If you are a government retiree and you did not receive an economic recovery payment as a recipient of social security, supplemental social security, railroad retirement, and veterans disability compensation or pension benefits, you are allowed a credit of $250 ($500 if both you and your spouse are government retirees and you file jointly). The credit is refundable. See Worksheet 12. taxmap/pubs/p919-000.htm#en_us_publink1000146204
Nonbusiness energy property credit.(p3)
This credit, which expired after 2007, has been reinstated. The amount of the credit has increased from 10% to 30%, limited to a $1,500 total amount for 2009 and 2010 installations. It also has been expanded to include certain asphalt roofs and stoves that burn biomass fuel. taxmap/pubs/p919-000.htm#en_us_publink1000146205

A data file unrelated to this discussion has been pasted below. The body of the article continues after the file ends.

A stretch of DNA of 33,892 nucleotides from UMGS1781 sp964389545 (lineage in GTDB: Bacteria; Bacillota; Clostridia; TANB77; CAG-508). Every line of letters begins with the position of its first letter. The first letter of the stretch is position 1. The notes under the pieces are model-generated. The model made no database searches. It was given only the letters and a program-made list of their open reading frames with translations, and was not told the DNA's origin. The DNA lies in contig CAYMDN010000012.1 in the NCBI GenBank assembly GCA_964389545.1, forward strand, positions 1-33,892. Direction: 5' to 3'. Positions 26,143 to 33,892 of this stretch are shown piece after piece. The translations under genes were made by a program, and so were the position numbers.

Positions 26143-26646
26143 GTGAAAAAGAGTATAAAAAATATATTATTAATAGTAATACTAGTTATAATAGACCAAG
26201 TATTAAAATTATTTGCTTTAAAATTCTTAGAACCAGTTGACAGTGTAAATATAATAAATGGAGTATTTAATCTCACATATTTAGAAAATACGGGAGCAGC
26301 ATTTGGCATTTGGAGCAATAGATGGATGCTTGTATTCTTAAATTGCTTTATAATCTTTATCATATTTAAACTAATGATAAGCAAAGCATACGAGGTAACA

Residential energy efficient property credit.(p3)
The 30% credit for qualified solar hot water property, geothermal heat pumps, and wind energy property, is no longer limited to $2,000 per year. However, there is a $500 credit limit on qualified fuel cell property expenditures.taxmap/pubs/p919-000.htm#en_us_publink1000146206
Increased alternative fuel vehicle refueling property credit.(p3)
The credit for alternative fuel vehicle fueling property increases to 50%. For property placed in service during 2009 and 2010 at your main home, the credit limit increases to $2,000.taxmap/pubs/p919-000.htm#en_us_publink1000146207
Credit for qualified plug-in electric vehicles.(p3)
The electric vehicle credit is now limited to plug-in electric vehicles. The maximum credit for a qualified vehicle acquired after February 17, 2009, is $2,500. taxmap/pubs/p919-000.htm#en_us_publink1000146208